A toxic workplace isn’t just unproductive. It can also lead to a high turnover, interpersonal battles, stress, and ongoing disruptions. While we typically think of toxic workplaces as something that can only happen in a physical office, this definition is changing as the world moves to hybrid and virtual workspaces. With more companies shifting to virtual work full-time, what are the signs of a toxic virtual workplace?
Toxic workplaces are more than just a drain on your personal and professional life. They’re also bad for business. A reported 1 in 3 employees have left jobs because of workplace conflict, and 83% of employees wouldn’t report harassment if they saw it. These stats indicate a bigger problem in the workplace that many employers are willing to acknowledge.
The good news is toxic workplaces don’t happen overnight. They take time to grow, and this means leadership can take action early on to change the narrative. As more companies continue to go remote full-time, it’s never been more important to know the signs of a toxic virtual workplace before it begins. Have you spotted any of these signs below in your own digital workplace?
1. Poor Communication
First, the biggest sign of a toxic workplace in-person or online is a struggle with communication. This can look like insufficient or scattered communication. Similarly, some employees might feel overlooked entirely. When there isn’t enough clear communication, employees don’t know what’s expected of them. With remote work, this can have significant consequences on projects and productivity.
Communication is a two-way street. This means both employees and management need open lines of communication, whether this means regular video or phone meetings, emails, or team software like Slack. If your team is struggling to communicate clearly, it’s time for a change quickly. Poor communication is a one-way ticket to toxic culture.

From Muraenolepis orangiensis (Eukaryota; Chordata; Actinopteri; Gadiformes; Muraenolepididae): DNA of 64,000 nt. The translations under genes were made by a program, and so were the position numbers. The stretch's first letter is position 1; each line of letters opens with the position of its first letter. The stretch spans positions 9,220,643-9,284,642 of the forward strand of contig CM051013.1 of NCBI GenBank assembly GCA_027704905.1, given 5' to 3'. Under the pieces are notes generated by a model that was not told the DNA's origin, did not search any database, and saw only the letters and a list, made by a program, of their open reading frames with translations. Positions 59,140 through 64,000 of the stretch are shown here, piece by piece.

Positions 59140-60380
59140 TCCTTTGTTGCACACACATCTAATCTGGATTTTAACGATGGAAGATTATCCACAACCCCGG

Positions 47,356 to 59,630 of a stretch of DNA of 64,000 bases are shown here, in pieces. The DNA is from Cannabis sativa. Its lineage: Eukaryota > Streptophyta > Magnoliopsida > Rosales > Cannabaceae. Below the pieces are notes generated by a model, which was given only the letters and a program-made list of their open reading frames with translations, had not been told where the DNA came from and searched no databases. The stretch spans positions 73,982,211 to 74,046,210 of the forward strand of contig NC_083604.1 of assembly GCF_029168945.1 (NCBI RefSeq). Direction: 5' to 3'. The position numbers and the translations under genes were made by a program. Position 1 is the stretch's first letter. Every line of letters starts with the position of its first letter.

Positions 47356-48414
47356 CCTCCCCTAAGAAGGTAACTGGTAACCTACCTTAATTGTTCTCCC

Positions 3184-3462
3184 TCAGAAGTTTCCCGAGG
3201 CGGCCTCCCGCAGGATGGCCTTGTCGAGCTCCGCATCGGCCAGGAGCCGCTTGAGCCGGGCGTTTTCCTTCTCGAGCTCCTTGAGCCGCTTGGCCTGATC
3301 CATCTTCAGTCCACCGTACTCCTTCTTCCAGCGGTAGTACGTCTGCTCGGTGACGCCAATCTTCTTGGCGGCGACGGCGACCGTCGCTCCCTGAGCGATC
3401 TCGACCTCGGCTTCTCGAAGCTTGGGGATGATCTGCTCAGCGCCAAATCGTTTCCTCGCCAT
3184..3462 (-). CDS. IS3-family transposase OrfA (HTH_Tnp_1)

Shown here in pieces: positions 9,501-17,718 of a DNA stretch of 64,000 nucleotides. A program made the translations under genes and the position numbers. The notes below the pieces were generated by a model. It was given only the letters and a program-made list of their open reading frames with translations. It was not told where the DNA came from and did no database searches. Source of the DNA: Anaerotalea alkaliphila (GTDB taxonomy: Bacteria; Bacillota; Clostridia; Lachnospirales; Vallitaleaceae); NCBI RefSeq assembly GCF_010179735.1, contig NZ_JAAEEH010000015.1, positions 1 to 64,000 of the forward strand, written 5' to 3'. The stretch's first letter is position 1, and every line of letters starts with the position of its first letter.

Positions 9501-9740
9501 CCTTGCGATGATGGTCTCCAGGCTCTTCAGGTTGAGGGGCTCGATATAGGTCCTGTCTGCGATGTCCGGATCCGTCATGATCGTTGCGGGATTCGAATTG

How to fix it: Communication needs a clear workflow. From scheduling to product launches, create a clear plan for updating team members, sharing progress, and meeting regularly. Better yet, make sure all remote employees understand which channels to use to share their updates (call, email, app, chat, etc). Make sure everyone in the company understands current strategies, goals, and their individual roles.
Next, another sign of a toxic virtual workplace that particularly affects remote workers is exclusion. While everyone is physically present in an office, this isn’t always true for hybrid or remote workspaces. Things like team meetings, calls, and Slack channels are often dominated by a few key players.
While this doesn’t mean the workplace is full of gossip and cliques, it does mean management needs to do more to help everyone feel included. This is especially true when maintaining a diverse and inclusive space for all. A reported 45% of women business leaders say it’s especially difficult to speak up in virtual meetings. Similarly, 1 in 5 women says they’ve felt ignored or overlooked in video calls.
Because most communication happens on a computer screen, there’s a tendency for some to stay quiet and fall into the background. This could send the wrong message that these team members aren’t pulling their weight or they’re slacking off. In reality, the nature of remote work is leading to some feeling excluded unintentionally.
How to fix it: Employers and supervisors should check in with all employees to make sure they feel comfortable contributing. Not everyone excels in crowded virtual meetings. Providing new opportunities to contribute, speak up, and share is key.
3. Employee Turnover
Additionally, one of the worst signs of a toxic virtual workplace is rapid employee turnover. A high employee turnover rate means there’s likely disorganization, poor leadership, or little opportunity for growth. Turnover is bad news for businesses everywhere. The cost of replacing a single employee can range from one-half to 2 times their salary.
If your employees aren’t engaged with their work or their team, you risk higher levels of turnover. Consider what a big decision it is to leave a job. When people make this decision (and accept the uncertainty that comes with it), they’re motivated by something significant. As the saying goes, people don’t quit jobs. They quit managers.
How to fix it: Conduct exit interviews to determine what led to this decision. More importantly, create a plan to address it, spending specific attention on valuing your existing employees. Another strategy is to send surveys to new hires at specific intervals, such as 30 days, 90 days, and so on. This ensures team members are onboarded successfully, and it provides a foundation for employee data long-term.
4. Complicated technology